SE: We have more than one committee of members who are on the front lines advising us on their experiences to help us better provide messages, influence, and provide input into the policy process, whether that be on the congressional side or with agencies. We also do a lot of outreach to private payers to bring these issues of importance to be front of mind for them. We also do work with staff and members on the hill to ensure that they’re fully aware of these issues so that they take these things into account, either in their oversight role of the agencies or in new legislation potentially as needed.


JL: With that context, what are the two or three things that – if they were to be changed – would be the most meaningful in terms of advancing equity through payment?


GA: Prioritizing underserved populations by payers so that all payment models reflect the unique needs and challenges of an underserved population because conventionally payment models are so designed around the mainstream, larger populations of folks who have access to care that we often keep these people in the margins and in the shadows, when they really need them to be our priority and focus.


SE: We need the payers to prioritize, as Dr. Abraham said, inclusion of these underserved patient populations. As part of that, [payers] need to ensure that practices are rewarded for working with underserved populations, and those that are affected most by discrimination because of their race or ethnicity. Practices right now could be penalized because [payment models] aren’t able to adjust appropriately for inclusion of those populations.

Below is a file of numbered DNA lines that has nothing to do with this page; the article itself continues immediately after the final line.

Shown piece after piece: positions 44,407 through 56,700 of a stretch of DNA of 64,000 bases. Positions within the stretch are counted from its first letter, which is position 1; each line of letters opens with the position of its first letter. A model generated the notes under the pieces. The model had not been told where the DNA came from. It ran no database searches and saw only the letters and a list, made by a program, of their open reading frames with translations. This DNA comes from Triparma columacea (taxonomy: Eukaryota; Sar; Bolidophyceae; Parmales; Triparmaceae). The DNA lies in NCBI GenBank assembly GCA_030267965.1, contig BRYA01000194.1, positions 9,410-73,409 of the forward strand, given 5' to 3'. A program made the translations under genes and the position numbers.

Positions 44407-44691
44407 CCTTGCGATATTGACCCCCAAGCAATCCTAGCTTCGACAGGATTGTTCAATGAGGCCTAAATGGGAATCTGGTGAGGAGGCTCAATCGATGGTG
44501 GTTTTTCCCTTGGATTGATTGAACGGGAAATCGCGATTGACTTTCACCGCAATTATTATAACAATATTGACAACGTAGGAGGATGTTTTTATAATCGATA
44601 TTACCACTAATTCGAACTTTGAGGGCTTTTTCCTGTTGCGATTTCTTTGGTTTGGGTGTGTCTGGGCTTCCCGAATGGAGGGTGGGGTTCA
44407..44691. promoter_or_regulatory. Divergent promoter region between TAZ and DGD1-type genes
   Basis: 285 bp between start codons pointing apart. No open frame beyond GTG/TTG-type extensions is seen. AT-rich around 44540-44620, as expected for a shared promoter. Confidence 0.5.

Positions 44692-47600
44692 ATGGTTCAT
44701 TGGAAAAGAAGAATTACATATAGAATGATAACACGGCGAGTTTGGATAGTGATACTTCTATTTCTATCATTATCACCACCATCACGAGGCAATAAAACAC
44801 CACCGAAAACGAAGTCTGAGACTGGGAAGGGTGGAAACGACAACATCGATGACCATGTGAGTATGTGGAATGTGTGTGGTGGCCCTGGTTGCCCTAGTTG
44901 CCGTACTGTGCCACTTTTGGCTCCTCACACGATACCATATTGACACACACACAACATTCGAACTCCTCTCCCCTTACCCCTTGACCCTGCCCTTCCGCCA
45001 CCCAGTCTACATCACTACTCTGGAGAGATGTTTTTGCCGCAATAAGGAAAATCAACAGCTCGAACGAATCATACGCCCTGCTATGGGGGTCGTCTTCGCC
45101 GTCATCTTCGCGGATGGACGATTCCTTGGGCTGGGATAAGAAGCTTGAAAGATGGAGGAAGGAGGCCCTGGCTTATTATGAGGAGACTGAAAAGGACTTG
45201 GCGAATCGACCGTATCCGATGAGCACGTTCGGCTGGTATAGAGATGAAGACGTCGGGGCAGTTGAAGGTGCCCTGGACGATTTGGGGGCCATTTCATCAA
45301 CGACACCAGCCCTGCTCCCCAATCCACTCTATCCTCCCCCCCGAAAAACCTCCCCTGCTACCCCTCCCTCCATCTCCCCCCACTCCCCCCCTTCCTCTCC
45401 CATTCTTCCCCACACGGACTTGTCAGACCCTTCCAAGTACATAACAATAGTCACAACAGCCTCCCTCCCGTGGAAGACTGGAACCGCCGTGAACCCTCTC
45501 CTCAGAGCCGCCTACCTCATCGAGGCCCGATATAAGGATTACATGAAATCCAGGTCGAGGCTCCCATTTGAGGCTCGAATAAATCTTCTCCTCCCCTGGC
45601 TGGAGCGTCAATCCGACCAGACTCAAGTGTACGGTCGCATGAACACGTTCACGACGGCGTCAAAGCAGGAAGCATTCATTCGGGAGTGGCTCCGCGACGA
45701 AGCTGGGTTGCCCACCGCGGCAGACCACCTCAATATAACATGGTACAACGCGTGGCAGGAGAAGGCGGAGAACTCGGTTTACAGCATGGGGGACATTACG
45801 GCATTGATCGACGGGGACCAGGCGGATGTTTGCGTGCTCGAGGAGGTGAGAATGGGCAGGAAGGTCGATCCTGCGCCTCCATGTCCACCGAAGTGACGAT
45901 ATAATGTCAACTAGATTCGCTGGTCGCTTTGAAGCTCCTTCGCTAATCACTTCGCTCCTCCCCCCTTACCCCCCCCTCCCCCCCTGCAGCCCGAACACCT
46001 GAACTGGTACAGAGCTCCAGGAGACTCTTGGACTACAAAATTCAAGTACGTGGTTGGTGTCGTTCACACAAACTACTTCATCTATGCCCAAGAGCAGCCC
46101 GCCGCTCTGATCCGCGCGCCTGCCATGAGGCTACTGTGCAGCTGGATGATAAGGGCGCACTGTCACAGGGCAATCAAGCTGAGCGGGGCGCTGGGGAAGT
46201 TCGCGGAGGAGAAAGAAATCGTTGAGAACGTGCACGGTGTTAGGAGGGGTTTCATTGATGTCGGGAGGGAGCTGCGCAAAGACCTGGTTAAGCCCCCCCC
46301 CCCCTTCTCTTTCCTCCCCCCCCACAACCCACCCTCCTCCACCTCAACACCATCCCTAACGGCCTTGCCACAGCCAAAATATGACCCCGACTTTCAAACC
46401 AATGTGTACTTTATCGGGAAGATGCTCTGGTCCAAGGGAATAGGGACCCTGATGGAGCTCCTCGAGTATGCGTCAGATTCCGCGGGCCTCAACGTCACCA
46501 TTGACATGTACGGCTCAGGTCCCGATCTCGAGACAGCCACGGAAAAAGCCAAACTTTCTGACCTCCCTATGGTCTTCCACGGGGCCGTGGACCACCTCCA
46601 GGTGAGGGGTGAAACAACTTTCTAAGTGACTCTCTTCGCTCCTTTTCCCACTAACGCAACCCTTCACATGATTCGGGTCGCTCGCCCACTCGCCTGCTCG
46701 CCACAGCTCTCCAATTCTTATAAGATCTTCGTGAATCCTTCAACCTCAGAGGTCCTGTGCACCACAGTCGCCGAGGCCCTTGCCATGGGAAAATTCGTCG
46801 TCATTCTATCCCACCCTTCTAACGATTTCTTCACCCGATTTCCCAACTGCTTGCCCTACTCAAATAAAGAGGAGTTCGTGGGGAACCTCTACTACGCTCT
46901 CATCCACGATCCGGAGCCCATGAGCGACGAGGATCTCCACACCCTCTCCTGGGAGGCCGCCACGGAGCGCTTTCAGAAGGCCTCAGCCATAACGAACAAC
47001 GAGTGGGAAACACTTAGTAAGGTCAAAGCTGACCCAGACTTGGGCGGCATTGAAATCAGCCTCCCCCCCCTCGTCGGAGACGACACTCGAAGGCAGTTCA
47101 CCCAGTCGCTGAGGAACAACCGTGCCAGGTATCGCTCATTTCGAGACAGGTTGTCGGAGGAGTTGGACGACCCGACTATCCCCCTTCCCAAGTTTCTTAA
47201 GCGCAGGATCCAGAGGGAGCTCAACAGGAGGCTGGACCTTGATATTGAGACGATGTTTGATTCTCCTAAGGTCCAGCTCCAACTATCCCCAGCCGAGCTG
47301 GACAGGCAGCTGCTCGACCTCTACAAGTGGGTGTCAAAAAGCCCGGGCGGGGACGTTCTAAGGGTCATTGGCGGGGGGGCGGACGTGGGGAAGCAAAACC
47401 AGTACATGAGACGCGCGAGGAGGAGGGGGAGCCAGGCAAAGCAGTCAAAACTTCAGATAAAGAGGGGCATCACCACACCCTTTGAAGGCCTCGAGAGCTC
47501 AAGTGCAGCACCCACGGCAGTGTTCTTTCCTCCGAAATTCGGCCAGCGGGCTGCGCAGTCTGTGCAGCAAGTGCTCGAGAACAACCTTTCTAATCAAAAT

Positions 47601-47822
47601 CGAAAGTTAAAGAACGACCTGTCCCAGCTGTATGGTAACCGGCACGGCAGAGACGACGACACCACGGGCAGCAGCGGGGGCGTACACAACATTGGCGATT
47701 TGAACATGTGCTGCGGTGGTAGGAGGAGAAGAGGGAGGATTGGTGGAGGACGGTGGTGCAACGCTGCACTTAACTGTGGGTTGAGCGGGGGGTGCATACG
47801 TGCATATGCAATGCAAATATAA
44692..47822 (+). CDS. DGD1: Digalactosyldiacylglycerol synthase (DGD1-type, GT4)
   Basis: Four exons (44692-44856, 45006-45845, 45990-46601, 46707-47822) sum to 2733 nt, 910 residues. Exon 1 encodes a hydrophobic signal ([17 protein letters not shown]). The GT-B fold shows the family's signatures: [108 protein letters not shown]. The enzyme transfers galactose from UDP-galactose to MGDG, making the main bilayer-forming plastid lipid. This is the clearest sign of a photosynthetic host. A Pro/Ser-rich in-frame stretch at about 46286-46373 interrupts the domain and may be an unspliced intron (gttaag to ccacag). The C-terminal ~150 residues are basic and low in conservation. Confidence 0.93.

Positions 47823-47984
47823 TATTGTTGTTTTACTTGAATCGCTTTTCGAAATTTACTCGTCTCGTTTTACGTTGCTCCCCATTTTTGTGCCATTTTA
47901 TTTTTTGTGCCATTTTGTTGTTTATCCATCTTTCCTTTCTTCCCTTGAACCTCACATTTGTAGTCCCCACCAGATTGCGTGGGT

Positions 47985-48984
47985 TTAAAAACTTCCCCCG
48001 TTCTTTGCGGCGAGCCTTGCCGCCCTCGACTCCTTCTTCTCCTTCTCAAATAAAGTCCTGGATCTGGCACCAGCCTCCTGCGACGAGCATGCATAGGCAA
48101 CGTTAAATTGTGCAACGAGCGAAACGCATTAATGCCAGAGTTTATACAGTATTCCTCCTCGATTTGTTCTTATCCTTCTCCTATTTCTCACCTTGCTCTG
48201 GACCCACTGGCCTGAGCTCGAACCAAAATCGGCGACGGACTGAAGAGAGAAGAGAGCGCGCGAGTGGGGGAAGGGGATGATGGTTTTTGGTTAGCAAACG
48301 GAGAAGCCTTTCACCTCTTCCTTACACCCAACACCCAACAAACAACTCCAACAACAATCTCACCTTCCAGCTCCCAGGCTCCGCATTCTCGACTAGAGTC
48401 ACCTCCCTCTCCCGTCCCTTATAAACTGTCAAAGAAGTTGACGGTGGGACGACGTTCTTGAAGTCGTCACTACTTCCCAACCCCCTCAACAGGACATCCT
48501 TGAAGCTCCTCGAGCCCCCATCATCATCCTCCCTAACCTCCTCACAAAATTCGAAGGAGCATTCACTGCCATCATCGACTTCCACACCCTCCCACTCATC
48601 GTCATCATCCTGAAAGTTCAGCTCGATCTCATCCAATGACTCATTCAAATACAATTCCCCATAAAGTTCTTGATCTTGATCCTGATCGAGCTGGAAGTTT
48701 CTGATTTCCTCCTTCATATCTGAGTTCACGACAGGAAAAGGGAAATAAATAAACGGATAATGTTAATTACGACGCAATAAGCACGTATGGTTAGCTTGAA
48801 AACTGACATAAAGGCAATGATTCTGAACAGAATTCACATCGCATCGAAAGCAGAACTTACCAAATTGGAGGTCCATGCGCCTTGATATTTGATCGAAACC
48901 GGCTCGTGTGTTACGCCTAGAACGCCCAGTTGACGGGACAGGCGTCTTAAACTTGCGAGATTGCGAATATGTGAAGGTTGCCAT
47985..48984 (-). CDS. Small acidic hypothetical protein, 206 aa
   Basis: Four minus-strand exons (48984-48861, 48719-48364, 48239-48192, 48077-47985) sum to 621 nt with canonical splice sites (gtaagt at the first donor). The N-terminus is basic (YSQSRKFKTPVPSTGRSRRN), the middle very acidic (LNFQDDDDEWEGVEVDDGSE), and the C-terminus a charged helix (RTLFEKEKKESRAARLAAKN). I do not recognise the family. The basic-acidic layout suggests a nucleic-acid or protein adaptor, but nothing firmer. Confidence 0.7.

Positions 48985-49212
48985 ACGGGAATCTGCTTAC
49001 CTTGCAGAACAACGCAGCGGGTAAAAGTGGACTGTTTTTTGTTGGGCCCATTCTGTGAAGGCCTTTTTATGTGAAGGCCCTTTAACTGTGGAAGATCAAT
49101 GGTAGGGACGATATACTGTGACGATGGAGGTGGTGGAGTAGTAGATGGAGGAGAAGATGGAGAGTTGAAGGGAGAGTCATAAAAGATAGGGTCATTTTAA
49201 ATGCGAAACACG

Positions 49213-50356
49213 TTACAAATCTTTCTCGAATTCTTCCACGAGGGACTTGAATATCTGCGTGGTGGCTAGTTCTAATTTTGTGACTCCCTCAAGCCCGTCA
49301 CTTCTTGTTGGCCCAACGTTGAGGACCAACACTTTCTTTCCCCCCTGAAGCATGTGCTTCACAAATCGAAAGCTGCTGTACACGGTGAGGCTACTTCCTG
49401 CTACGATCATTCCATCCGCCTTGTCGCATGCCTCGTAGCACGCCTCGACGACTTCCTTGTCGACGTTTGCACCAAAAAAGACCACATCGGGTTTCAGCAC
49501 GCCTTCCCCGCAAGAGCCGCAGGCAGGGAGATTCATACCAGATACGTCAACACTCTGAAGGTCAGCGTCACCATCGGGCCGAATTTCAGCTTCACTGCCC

Another aspect of including [these populations] is really allowing [practices] to perform social drivers of health assessments, connect those patients with outside services; they need to know what those outside services are and where they’re available. With those type of rewards and incentives for the practices that really go directly to the patients as well, that’s a way that we can actually have underserved populations receive the long-term, high quality care that they should receive, as others do.


Another aspect that I think we want to highlight is using a risk adjusted methodology that includes social drivers of health and comorbid conditions, and allows physicians to serve those patients without being penalized, as they are now, for negative outcomes that are out of their control. Physicians and practices that engage in these types of innovative efforts to really adjust appropriately and to take care of patient populations that need services, they shouldn’t be penalized. They should actually be rewarded for ensuring that these underprivileged populations have access to all the necessary care.


JL: One of the things that stands out to me is that there’s a lot of learning to do. Is there a role for learning collaboratives or forums through which people can learn about how to do things like risk adjustment or create the right incentives, and if so, what might [these forums] focus on early on?